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GCE Physics Unit 2.2 Resistance Potential difference: Potential difference is the energy transferred from electrical energy to another form for each unit of charge that passes. It is measured in colts where, 1V = 1JC -1 Ohm’s Law: Ohm’s law states that the potential difference across a component is directly proportional to the current through it, under constant physical conditions. This can be expressed using the equation V=IR Where R is the resistance in Ohms (Ω). I-V graphs: Investigating Ohm’s law with different components will give you these graphs. It is important to remember the shape of each graph. The resistance of each component at any point on the graph can be calculated using the gradient of the curve. Resistor or wire (At a constant temperature) Filament lamp Effect of Temperature: As temperature increases, resistance increases linearly. This heat energy causes the ions to vibrate more and therefore will cause more frequent collisions between the ions and electrons, increasing the resistance. Superconductivity: If you were to cool a metal, the resistance would decrease and following a linear pattern would reach 0Ω at -273 o C or 0K. For most metals this is not the case. When cooled the metal will reach its transition temperature, where its resistance drops quickly to 0Ω. This is superconductivity. For some metals this temperature is a few degrees above 0K, but for others liquid nitrogen can be used to cool the material enough to be superconducting. This is very useful in MRI scanners or particle accelerators as very high currents can flow without any losses due to the heating effect of resistance. Resistance: Resistance is caused by collisions between the free electrons and the ions in the conductor. These collisions cause some energy to transfer from the electrons to the ions in the form of heat energy. Power: Electrical power can be calculated using the following equations: Power is the energy transferred per second in Js -1 or Watts (W). Resistivity: The resistance of a wire is determined by these factors; the length (l), the cross-sectional area (A) and the resistivity of the material (ρ). The resistivity is measured in Ωm and is a constant for each different material. The resistance can be calculated using this equation Remember: Calculate the area correctly, if it has a circular cross section, use the equation Be consistent with units, convert to meters before calculating to ensure the area is in m 2 . V = potential difference in V I = current in A R = resistance in Ohms (Ω) P = power in W ρ = resistivity in Ωm A l Constant resistance = obeys Ohms law Resistance increases at higher voltages Doesn’t obey Ohms law because the temperature of the lamp changes. I V I V R 0 T /˚C T /K Transition temperature 0 R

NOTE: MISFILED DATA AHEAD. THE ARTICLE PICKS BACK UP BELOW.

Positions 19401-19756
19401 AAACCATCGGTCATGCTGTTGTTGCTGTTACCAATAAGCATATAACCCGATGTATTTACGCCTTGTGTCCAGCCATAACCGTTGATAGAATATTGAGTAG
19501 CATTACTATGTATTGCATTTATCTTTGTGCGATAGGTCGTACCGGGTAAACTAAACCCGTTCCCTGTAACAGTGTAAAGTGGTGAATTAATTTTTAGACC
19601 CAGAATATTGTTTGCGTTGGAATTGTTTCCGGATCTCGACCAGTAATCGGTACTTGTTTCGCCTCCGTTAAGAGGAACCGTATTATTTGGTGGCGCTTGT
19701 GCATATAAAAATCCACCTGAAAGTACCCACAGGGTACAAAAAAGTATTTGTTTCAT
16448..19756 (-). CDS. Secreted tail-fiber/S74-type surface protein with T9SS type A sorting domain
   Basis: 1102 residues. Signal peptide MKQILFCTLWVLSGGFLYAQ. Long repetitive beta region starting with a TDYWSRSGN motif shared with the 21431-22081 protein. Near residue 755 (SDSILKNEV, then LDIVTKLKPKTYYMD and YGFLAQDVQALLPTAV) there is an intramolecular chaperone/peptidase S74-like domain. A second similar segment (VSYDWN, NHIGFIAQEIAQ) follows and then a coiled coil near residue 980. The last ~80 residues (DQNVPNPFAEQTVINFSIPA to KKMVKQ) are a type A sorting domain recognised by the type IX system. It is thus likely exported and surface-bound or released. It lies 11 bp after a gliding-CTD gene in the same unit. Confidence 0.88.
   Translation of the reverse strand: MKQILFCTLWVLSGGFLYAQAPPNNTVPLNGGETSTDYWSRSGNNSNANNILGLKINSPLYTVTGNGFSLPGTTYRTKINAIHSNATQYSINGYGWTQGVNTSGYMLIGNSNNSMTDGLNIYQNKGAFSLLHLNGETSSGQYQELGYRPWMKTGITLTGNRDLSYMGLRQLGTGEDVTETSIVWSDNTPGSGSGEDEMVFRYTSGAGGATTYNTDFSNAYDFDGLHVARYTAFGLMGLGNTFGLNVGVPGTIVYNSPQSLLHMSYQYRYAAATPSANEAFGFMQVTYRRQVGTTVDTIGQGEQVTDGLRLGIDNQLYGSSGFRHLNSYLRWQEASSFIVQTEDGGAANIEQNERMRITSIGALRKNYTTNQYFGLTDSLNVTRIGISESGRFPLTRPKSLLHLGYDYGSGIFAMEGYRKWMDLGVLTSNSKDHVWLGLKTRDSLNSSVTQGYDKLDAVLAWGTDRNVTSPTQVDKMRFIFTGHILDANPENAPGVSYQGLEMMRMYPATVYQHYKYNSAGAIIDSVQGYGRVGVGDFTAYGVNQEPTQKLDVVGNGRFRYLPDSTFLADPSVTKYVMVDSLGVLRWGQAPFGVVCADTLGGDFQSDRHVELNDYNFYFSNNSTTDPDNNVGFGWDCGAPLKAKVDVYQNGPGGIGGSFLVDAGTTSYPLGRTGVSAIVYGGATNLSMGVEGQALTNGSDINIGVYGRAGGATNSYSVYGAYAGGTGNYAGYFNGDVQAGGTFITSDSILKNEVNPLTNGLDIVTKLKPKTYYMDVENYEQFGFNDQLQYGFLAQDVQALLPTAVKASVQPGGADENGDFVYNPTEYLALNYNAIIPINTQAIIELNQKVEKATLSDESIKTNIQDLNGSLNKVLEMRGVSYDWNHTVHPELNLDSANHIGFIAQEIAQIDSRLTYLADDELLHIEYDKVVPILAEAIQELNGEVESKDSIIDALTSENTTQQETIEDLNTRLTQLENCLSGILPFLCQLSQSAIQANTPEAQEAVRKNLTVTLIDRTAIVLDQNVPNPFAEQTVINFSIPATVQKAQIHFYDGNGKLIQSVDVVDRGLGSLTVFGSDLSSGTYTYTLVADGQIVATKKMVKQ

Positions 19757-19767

GCE Physics Unit 2.2 Resistance

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Page 1: GCE Physics Unit 2.2 Resistance

GCE Physics Unit 2.2 Resistance

Potential difference:Potential difference is the energy transferred from electrical energy to another form for each unit of charge that passes. It is measured in colts where, 1V = 1JC-1

Ohm’s Law:Ohm’s law states that the potential difference across a component is directly proportional to the current through it, under constant physical conditions.

This can be expressed using the equation V=IR Where R is the resistance in Ohms (Ω).

I-V graphs:Investigating Ohm’s law with different components will give you these graphs. It is important to remember the shape of each graph.

The resistance of each component at any point on the graph can be calculated using the gradient of the curve.

Resistor or wire(At a constant temperature)

Filament lamp

Effect of Temperature:As temperature increases, resistance increases linearly.

This heat energy causes the ions to vibrate more and therefore will cause more frequent collisions between the ions and electrons, increasing the resistance.

Superconductivity:If you were to cool a metal, the resistance would decrease and following a linear pattern would reach 0Ω at -273oC or 0K. For most metals this is not the case.

When cooled the metal will reach its transition temperature, where its resistance drops quickly to 0Ω. This is superconductivity. For some metals this temperature is a few degrees above 0K, but for others liquid nitrogen can be used to cool the material enough to be superconducting. This is very useful in MRI scanners or particle accelerators as very high currents can flow without any losses due to the heating effect of resistance.

Resistance:Resistance is caused by collisions between the free electrons and the ions in the conductor. These collisions cause some energy to transfer from the electrons to the ions in the form of heat energy.

Power:Electrical power can be calculated using the following equations:

Power is the energy transferred per second in Js-1 or Watts (W).

Resistivity:

The resistance of a wire is determined by these factors; the length (l), the cross-sectional area (A) and the resistivity of the material (ρ). The resistivity is measured in Ωm and is a constant for each different material.

The resistance can be calculated using this equation

Remember:

Calculate the area correctly, if it has a circular cross section, use

the equation

Be consistent with units, convert to meters before calculating to ensure the area is in m2.

V = potential difference in V I = current in A R = resistance in Ohms (Ω) P = power in W ρ = resistivity in Ωm

A

l

Constant resistance = obeys Ohms law

Resistance increases at higher voltages

Doesn’t obey Ohms law because the temperature of

the lamp changes.

I

V

I

V

R

0T /˚C

T /KTransition temperature

0

R